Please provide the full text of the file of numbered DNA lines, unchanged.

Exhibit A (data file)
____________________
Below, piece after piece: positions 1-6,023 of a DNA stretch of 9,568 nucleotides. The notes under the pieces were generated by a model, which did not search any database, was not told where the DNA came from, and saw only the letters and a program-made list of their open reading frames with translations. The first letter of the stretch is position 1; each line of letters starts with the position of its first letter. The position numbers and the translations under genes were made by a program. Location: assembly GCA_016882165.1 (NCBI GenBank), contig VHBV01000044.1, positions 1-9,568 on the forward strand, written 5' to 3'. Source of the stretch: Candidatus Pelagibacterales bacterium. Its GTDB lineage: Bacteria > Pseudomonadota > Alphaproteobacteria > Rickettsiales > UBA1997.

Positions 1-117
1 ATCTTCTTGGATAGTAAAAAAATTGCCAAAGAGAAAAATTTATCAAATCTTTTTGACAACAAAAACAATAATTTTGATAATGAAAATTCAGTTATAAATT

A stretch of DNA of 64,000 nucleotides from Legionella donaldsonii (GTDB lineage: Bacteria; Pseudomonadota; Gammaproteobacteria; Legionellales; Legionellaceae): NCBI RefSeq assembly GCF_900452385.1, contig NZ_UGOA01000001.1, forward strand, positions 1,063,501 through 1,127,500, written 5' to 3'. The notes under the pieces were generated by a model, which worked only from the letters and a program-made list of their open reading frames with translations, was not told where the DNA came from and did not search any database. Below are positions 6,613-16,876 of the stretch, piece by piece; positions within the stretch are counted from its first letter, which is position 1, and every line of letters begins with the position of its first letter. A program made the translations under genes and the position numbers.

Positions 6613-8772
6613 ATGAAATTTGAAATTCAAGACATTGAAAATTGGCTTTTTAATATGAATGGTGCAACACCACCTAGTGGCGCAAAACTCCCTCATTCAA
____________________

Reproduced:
Below, piece after piece: positions 1-6,023 of a DNA stretch of 9,568 nucleotides. The notes under the pieces were generated by a model, which did not search any database, was not told where the DNA came from, and saw only the letters and a program-made list of their open reading frames with translations. The first letter of the stretch is position 1; each line of letters starts with the position of its first letter. The position numbers and the translations under genes were made by a program. Location: assembly GCA_016882165.1 (NCBI GenBank), contig VHBV01000044.1, positions 1-9,568 on the forward strand, written 5' to 3'. Source of the stretch: Candidatus Pelagibacterales bacterium. Its GTDB lineage: Bacteria > Pseudomonadota > Alphaproteobacteria > Rickettsiales > UBA1997.

Positions 1-117
1 ATCTTCTTGGATAGTAAAAAAATTGCCAAAGAGAAAAATTTATCAAATCTTTTTGACAACAAAAACAATAATTTTGATAATGAAAATTCAGTTATAAATT

A stretch of DNA of 64,000 nucleotides from Legionella donaldsonii (GTDB lineage: Bacteria; Pseudomonadota; Gammaproteobacteria; Legionellales; Legionellaceae): NCBI RefSeq assembly GCF_900452385.1, contig NZ_UGOA01000001.1, forward strand, positions 1,063,501 through 1,127,500, written 5' to 3'. The notes under the pieces were generated by a model, which worked only from the letters and a program-made list of their open reading frames with translations, was not told where the DNA came from and did not search any database. Below are positions 6,613-16,876 of the stretch, piece by piece; positions within the stretch are counted from its first letter, which is position 1, and every line of letters begins with the position of its first letter. A program made the translations under genes and the position numbers.

Positions 6613-8772
6613 ATGAAATTTGAAATTCAAGACATTGAAAATTGGCTTTTTAATATGAATGGTGCAACACCACCTAGTGGCGCAAAACTCCCTCATTCAA